The post What a Day! Day 3 of the APHL Annual Meeting appeared first on APHL Lab Blog.

Reporting from the Exhibit Hall: Day 2 of the APHL Annual Meeting

Reporting from the Exhibit Hall: Day 2 of the APHL Annual Meeting | www.APHLblog.org

A huge component of any APHL Annual Meeting is the exhibit hall. This year we were joined by 68 exhibitors, all of whom were sharing new and interesting products, services and technologies with meeting attendees. In today’s episode, we chat with representatives from Roche, Bio-Rad Laboratories and Hologic.

You can listen to our show via the player embedded below or on iTunes, Stitcher or wherever you get your podcasts. Please be sure to subscribe to Lab Culture so you never miss an episode.

Learn more about APHL’s corporate membership and other opportunities.

The post Reporting from the Exhibit Hall: Day 2 of the APHL Annual Meeting appeared first on APHL Lab Blog.

Reporting from the Exhibit Hall: Day 2 of the APHL Annual Meeting

Reporting from the Exhibit Hall: Day 2 of the APHL Annual Meeting | www.APHLblog.org

A huge component of any APHL Annual Meeting is the exhibit hall. This year we were joined by 68 exhibitors, all of whom were sharing new and interesting products, services and technologies with meeting attendees. In today’s episode, we chat with representatives from Roche, Bio-Rad Laboratories and Hologic.

You can listen to our show via the player embedded below or on iTunes, Stitcher or wherever you get your podcasts. Please be sure to subscribe to Lab Culture so you never miss an episode.

Learn more about APHL’s corporate membership and other opportunities.

The post Reporting from the Exhibit Hall: Day 2 of the APHL Annual Meeting appeared first on APHL Lab Blog.

Hello, Pasadena! Day 1 of the APHL Annual Meeting

Hello, Pasadena! Day 1 of the APHL Annual Meeting | www.APHLblog.org

We are in sunny Pasadena, California for the 2018 APHL Annual Meeting! Here is a little look at what we did on the first day. Stay tuned for updates every day through June 5.

You can listen to our show via the player embedded below or on iTunes, Stitcher or wherever you get your podcasts. Please be sure to subscribe to Lab Culture so you never miss an episode.

Join the conversation using #APHL on:

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New Lab Matters: When the water comes, be prepared

New Lab Matters: When the water comes, be prepared | www.APHLblog.org

According to a study by the National Center for Atmospheric Research, the volume of rainfall from storms will rise by as much as 80% in North America by the end of the century. Not only do storms and floods threaten public health laboratory facilities, but receding floodwaters pose serious public health risks. As our feature article shows, the best weapon in a public health laboratory’s arsenal is preparation for inundation…from any source.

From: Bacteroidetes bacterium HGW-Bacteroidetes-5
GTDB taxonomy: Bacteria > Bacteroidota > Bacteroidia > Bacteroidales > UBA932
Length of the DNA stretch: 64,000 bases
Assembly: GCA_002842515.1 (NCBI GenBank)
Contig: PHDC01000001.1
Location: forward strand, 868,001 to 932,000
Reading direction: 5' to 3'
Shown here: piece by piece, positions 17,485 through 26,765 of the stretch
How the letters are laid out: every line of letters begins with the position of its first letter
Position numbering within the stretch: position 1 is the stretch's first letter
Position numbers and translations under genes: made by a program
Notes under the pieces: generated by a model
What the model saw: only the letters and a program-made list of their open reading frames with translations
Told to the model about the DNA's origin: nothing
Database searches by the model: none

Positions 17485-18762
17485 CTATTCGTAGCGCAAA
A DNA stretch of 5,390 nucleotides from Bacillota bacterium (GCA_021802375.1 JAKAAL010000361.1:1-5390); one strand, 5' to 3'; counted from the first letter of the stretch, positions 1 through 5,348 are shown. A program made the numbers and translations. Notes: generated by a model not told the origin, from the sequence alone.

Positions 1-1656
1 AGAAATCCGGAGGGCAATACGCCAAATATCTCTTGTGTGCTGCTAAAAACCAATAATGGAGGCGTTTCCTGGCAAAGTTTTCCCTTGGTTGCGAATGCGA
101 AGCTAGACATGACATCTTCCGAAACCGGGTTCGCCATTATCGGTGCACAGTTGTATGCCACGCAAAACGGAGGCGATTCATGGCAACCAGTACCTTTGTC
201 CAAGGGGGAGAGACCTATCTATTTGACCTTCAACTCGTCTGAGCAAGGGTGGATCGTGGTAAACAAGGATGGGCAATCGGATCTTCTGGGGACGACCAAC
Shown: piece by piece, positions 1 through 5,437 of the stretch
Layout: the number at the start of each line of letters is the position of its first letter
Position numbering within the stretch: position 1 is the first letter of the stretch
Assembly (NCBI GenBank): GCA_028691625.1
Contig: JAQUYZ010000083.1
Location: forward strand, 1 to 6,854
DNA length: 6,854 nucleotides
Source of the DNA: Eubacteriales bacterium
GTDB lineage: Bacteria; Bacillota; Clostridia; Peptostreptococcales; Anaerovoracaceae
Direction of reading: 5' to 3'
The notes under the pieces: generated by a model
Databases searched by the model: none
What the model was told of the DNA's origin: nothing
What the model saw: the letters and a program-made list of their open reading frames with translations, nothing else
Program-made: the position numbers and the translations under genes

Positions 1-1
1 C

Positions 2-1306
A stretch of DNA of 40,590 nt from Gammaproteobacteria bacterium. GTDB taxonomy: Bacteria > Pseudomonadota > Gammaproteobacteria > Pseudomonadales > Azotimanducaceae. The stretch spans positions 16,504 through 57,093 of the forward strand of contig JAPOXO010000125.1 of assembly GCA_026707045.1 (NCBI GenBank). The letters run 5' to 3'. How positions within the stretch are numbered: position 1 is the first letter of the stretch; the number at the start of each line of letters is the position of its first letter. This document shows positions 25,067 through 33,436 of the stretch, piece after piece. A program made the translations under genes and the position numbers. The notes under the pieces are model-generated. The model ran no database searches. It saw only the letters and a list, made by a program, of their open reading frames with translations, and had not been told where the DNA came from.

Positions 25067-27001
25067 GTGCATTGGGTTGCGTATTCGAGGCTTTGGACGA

Here are just a few of this issue’s highlights:

Subscribe and get Lab Matters delivered to your inbox, or read Lab Matters on your mobile device.

 

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Lab Culture Ep. 12: Bitten by the public health bug — How I found my lab niche

Lab Culture Ep. 12: Bitten by the public health bug -- How I found my lab niche | www.APHLblog.org

The people who work in public health laboratories make a difference in your community daily. In this third episode, members of the Emerging Leader Program cohort 10 sit down with their peers to hear how their public health laboratory careers have made an impact.

You can listen to our show via the player embedded below or on iTunes, Stitcher or wherever you get your podcasts. Please be sure to subscribe to Lab Culture so you never miss an episode.

ELP cohort 10 members featured in this episode:

Interviewees:

  • Degina Booker has been working in the public health lab for 40 years and is now the administrative services director for the Mississippi Public Health Lab.
  • Dr. Burton Wilcke, Jr., now retired, has worked in public health laboratories for over 35 years in Vermont, Michigan and California. Dr. Wilcke remains active in the public health laboratory community as a member of both the APHL Workforce Development Committee  and the Global Health Committee.
  • Dr. Musau WaKabongo, now retired, was the Public Health Laboratory Director at the Placer County Public Health Laboratory  and has worked in several public health laboratories in California for 13 years.
  • Dr. Maria Ishida has been working in public health for 11 years and is now the director of the New York State Food Laboratory.

Are you thinking about a career in a public health laboratory?